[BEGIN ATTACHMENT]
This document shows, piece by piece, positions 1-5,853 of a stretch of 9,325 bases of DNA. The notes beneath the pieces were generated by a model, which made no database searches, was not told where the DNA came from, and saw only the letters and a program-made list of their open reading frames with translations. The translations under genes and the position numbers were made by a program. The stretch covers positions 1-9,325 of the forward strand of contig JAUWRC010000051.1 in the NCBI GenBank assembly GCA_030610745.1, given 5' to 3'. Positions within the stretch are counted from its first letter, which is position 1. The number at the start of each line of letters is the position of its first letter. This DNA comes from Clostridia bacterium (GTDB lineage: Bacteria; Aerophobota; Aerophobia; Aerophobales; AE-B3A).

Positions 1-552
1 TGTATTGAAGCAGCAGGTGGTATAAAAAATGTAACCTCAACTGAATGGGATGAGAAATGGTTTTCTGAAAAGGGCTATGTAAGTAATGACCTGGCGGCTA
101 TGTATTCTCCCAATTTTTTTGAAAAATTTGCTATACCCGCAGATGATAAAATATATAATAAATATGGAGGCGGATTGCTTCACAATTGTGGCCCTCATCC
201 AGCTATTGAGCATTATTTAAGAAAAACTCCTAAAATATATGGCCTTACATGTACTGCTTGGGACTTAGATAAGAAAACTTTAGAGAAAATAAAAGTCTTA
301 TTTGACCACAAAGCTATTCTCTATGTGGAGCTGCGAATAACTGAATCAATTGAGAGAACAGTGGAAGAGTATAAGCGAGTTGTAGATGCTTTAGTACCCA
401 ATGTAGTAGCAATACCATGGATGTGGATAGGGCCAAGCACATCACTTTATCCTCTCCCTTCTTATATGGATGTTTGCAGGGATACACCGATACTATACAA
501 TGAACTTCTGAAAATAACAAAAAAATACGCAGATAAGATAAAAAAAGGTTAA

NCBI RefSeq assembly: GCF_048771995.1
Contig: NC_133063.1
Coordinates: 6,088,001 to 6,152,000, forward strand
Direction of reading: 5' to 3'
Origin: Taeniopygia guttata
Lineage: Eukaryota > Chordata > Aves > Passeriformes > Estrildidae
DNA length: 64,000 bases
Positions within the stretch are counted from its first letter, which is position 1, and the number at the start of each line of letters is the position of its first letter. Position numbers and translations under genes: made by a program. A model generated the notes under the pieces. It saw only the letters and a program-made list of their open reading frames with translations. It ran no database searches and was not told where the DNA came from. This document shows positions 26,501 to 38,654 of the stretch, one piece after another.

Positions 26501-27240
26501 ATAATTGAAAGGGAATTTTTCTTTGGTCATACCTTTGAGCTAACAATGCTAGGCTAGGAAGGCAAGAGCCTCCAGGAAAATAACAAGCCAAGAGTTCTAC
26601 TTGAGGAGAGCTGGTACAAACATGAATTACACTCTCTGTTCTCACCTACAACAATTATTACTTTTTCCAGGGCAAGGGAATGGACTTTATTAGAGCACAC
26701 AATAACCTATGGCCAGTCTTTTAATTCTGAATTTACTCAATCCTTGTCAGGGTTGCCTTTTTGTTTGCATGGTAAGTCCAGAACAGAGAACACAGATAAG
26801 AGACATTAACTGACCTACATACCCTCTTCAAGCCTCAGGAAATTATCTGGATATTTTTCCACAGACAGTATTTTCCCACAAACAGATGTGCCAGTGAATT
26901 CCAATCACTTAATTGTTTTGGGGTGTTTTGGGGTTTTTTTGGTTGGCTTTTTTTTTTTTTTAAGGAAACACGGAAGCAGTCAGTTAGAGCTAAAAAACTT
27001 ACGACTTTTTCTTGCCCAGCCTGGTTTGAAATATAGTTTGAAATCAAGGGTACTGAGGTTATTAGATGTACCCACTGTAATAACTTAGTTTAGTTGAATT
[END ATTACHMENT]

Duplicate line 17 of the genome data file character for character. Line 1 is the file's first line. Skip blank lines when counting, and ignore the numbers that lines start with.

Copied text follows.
Positions 26501-27240